One thing that really sticks out to me with this storyline is its realism. Many science fiction stories of this time were largely of the space opera variety. By that I don’t mean the modern sense of that genre, but the sort that lead to the genre being almost a pejorative term until the 1970’s. Keep in mind that this was done a few years before Sputnik ever launched, and there honestly isn’t much futurist shenanigans to see. No Ray-guns, no winged helmets, no dashing hero on Mars, just realistic hard-science fiction. Aside from the shape of the rocket being rather silly, one would assume that this show was made during the “space race”.
Quatermass is another of those great “smart heroes” that persist in UK genre fiction. Rather than being a dashing hulking action hero, Quatermass is a no-nonsense man that seems to know more than everyone around him. Reginald Tate does a fine job of portraying Bernard, and it’s sad that he only did one serial as him. He sadly passed away before Quatermass II was set to film. People today aren’t really used to seeing the heroic scientist archetype in action outside of video games (Half-life for instance) which is a shame. It was a trope that persisted in much of early science fiction, but was pushed to the side by the John Carter character model. The closest thing I can relate to Quatermass is older iterations of “The Doctor” from Doctor Who. In fact, Nigel Kneale was not a fan of the show because he felt it ripped off Quatermass. While the ending doesn’t exist on this serial, I do plan to watch the other versions of this drama (the 1955 Hammer film and the 2005 remake) to see the final conflict between Quatermass and the creature. I know they duke it out, but I’m not sure how everything leads up to that.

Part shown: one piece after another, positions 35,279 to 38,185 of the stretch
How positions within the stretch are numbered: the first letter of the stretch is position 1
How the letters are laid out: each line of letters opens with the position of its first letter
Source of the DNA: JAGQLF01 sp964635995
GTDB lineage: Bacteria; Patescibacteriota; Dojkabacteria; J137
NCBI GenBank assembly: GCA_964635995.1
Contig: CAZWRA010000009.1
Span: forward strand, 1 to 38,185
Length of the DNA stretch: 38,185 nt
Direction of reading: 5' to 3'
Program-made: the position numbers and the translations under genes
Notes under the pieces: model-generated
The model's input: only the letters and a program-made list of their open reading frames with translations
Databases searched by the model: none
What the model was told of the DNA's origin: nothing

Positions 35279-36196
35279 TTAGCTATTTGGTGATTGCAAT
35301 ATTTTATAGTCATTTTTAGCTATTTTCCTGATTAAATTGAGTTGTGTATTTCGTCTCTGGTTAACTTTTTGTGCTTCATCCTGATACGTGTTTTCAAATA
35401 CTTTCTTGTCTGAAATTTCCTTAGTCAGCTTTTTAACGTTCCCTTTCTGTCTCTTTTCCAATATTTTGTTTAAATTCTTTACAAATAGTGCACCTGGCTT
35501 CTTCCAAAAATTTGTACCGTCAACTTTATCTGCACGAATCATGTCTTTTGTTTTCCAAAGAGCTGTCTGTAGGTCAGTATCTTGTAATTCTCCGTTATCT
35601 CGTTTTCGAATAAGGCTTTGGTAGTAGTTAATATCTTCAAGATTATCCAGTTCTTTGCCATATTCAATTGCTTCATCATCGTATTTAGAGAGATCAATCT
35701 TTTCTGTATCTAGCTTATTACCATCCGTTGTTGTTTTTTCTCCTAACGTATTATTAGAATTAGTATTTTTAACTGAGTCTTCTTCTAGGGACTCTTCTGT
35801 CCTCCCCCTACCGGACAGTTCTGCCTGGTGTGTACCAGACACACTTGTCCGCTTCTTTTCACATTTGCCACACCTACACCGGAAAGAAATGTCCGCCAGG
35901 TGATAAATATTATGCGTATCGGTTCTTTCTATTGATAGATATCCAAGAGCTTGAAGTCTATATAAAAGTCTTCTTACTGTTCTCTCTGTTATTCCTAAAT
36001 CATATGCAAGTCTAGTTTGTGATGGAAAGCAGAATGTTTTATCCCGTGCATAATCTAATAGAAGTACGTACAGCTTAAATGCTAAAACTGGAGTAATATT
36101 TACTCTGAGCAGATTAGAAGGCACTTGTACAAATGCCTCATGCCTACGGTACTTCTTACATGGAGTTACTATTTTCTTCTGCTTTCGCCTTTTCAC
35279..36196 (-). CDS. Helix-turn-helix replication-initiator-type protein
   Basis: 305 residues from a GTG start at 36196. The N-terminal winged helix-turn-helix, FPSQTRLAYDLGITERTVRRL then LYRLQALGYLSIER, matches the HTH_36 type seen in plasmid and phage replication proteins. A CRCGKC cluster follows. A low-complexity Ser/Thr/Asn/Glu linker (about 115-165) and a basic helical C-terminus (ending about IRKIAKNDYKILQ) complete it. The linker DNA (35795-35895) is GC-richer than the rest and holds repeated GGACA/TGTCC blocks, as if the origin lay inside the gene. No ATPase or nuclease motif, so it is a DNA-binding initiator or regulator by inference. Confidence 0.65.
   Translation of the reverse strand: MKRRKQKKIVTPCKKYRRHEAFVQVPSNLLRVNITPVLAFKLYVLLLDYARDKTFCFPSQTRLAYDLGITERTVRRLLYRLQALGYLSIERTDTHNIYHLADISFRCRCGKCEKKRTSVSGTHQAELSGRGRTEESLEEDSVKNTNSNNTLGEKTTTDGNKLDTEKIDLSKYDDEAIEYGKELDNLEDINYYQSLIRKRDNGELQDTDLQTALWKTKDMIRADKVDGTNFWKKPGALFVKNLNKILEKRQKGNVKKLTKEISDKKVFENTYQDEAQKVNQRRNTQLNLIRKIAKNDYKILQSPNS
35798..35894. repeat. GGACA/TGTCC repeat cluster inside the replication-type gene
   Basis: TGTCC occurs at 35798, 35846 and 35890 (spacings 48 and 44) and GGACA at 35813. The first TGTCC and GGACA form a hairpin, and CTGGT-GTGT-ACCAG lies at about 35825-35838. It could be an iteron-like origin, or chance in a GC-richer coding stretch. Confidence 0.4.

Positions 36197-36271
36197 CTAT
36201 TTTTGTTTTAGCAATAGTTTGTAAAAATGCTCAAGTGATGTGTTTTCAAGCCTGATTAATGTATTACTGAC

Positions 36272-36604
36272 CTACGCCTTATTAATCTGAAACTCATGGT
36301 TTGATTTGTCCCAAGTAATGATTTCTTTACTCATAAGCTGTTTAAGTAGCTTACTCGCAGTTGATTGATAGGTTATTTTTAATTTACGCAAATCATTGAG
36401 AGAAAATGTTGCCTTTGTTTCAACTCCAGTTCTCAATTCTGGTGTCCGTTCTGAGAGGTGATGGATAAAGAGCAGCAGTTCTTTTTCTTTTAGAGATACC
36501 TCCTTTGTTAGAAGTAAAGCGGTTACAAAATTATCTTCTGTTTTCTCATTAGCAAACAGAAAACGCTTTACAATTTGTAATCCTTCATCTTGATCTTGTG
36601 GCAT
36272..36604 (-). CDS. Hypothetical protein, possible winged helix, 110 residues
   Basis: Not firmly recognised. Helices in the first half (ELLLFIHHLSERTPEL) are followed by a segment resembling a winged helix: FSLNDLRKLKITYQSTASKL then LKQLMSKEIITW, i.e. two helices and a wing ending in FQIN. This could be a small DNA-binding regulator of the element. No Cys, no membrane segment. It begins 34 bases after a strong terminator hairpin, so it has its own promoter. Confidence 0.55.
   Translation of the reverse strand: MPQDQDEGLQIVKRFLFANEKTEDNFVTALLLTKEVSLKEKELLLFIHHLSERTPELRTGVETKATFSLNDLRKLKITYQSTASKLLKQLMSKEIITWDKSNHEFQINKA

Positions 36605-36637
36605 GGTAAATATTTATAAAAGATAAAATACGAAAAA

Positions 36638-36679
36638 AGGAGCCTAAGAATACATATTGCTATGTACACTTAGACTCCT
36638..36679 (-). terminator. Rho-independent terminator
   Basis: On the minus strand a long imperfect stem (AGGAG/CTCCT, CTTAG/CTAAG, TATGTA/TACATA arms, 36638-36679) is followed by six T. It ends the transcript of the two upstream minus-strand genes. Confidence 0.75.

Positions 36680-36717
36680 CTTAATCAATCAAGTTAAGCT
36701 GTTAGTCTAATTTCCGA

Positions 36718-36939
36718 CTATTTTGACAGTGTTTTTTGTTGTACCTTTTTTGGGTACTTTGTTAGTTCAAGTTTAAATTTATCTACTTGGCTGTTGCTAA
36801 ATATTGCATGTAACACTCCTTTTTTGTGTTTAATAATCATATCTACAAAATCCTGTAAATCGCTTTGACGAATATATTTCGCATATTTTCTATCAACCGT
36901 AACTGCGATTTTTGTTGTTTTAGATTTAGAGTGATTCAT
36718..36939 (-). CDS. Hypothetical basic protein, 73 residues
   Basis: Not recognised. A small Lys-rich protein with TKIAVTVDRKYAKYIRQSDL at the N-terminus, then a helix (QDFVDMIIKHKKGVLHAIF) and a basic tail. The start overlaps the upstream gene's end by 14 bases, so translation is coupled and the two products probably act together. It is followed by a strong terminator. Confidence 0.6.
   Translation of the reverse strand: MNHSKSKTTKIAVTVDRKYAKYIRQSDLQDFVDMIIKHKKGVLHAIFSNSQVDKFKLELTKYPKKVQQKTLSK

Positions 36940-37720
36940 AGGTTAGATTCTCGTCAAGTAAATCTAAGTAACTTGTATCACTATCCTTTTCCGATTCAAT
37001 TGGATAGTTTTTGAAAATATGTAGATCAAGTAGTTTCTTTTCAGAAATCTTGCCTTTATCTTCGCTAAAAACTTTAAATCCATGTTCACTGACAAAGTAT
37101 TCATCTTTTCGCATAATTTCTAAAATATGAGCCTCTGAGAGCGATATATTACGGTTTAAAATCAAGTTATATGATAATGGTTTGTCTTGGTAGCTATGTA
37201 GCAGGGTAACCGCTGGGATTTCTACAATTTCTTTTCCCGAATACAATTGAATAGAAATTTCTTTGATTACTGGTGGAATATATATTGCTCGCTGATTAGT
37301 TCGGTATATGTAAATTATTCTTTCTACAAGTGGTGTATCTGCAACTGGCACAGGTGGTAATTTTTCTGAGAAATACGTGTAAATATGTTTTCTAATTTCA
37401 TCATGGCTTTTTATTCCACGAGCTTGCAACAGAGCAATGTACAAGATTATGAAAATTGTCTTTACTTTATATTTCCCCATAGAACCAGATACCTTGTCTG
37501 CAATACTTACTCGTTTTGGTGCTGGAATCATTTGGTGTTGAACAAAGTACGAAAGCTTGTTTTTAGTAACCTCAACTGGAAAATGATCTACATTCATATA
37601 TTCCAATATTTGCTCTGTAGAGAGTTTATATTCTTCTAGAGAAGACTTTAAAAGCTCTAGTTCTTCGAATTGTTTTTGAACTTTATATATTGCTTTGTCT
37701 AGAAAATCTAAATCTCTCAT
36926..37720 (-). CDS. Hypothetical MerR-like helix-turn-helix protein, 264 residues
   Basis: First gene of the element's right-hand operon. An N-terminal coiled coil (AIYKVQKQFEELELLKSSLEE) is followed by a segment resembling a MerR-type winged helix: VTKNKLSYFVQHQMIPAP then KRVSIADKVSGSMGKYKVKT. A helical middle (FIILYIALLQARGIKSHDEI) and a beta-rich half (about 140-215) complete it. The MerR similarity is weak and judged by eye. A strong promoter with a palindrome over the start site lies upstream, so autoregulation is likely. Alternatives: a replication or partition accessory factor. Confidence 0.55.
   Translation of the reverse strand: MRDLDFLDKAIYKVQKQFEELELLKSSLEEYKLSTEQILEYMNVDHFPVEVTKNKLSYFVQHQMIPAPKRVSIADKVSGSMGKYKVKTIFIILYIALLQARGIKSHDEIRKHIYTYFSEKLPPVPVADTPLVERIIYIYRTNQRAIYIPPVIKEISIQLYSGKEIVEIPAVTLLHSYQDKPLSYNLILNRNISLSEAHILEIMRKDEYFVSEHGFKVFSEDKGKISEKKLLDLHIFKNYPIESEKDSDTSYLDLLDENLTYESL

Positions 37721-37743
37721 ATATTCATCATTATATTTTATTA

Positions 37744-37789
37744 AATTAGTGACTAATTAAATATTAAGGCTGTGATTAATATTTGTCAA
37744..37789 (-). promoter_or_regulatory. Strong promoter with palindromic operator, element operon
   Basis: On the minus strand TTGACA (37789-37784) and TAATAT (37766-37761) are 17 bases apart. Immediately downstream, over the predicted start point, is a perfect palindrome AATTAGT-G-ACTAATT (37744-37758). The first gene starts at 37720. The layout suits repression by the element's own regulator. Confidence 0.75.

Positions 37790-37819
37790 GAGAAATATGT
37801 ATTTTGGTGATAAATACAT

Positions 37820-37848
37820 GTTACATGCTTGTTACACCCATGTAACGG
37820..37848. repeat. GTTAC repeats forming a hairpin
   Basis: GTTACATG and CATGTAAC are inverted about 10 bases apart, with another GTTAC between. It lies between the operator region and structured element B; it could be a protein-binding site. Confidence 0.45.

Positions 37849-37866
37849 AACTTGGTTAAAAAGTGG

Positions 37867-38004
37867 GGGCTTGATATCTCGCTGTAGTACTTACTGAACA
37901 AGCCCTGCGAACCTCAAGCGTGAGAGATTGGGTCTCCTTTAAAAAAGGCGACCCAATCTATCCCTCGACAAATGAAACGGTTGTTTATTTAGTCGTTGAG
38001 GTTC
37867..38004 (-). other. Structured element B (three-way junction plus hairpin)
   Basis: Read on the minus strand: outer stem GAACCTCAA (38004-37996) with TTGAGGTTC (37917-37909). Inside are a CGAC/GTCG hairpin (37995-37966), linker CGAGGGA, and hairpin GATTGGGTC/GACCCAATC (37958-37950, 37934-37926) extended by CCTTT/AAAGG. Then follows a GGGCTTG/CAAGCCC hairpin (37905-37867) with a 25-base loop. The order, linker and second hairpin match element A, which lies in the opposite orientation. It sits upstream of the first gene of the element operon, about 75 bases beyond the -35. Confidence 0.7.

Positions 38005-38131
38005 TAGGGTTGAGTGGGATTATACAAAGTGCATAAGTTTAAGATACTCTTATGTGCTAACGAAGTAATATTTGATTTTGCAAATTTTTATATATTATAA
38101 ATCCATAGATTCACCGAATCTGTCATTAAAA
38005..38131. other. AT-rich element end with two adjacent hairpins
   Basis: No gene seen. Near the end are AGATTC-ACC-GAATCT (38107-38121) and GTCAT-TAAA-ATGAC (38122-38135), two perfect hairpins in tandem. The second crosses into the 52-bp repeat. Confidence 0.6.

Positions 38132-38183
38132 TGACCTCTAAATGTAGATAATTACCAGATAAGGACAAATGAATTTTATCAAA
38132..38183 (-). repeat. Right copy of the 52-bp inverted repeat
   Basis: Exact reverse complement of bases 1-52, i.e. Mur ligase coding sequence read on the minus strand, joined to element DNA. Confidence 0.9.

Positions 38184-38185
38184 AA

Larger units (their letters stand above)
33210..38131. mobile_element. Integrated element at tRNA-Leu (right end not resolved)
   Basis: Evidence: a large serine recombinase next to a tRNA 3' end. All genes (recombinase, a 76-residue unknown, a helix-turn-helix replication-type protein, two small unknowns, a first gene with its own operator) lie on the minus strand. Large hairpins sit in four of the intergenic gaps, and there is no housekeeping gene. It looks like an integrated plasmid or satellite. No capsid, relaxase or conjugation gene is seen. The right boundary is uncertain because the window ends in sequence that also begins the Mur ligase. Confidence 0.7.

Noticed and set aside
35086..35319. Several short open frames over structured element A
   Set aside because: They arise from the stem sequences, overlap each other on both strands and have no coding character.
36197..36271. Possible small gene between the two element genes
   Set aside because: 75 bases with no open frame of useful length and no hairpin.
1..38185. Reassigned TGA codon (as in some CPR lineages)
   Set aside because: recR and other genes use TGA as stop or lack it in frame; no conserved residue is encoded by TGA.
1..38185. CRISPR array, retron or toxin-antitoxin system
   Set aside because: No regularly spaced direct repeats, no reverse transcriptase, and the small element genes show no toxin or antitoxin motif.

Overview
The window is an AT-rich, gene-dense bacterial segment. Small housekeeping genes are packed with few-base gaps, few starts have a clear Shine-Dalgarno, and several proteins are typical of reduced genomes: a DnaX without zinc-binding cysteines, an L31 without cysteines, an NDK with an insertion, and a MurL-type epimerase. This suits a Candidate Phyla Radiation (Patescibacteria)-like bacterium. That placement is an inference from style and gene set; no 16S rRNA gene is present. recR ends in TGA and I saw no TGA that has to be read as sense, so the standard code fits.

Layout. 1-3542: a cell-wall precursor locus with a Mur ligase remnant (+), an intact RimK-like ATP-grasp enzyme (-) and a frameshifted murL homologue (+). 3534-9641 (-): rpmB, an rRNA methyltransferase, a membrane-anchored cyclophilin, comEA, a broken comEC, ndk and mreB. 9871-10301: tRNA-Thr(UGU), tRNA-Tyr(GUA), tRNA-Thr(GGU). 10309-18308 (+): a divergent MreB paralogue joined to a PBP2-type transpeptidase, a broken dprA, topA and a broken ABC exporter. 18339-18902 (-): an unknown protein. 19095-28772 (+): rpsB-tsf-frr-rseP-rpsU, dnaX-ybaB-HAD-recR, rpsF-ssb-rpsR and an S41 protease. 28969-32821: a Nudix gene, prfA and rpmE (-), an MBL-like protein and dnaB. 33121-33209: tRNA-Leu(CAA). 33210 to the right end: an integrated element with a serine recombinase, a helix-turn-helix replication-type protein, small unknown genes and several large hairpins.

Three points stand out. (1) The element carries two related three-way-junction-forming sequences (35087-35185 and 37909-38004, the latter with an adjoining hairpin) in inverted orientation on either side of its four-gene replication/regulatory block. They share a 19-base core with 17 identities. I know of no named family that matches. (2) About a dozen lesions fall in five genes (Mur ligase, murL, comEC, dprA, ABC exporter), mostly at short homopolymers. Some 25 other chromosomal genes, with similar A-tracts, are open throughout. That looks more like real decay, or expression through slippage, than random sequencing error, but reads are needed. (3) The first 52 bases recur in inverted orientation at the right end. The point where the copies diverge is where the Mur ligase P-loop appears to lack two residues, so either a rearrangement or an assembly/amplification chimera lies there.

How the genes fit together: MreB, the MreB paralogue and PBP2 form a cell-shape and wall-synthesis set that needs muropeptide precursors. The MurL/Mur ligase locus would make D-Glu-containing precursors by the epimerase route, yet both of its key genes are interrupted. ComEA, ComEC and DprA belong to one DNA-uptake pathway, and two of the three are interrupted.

I’m glad real space suits didn’t look like this
So there we have it, the original British science fiction hero! Not only did The Quatermass Experiment show that adults could enjoy science fiction stories just as much as kids, but it laid the way for sixty years of British science fiction afterwards. If you watch any serious science fiction drama such as A for Andromeda or Day of the Triffids, you can see little hints of Kneale’s masterpiece. Whether it be the dark nature of the play, or the completely realistic way in which it is told, I think this drama holds up to today’s standards (much like most old TV, as opposed to old movies) and everyone should check it out. In America, we sadly can only get the Hammer films of the series and the later 1970’s serial, but one can import the Quatermass Collection set from England, just consult my handy guide on region-free DVD players on tips to do that. As I stated, I found this serial “by other means”. Some of these older serials, Like Quatermass II, are in the public domain, so they can easily be found on video sharing sites, so us Yankees aren’t completely in the dark.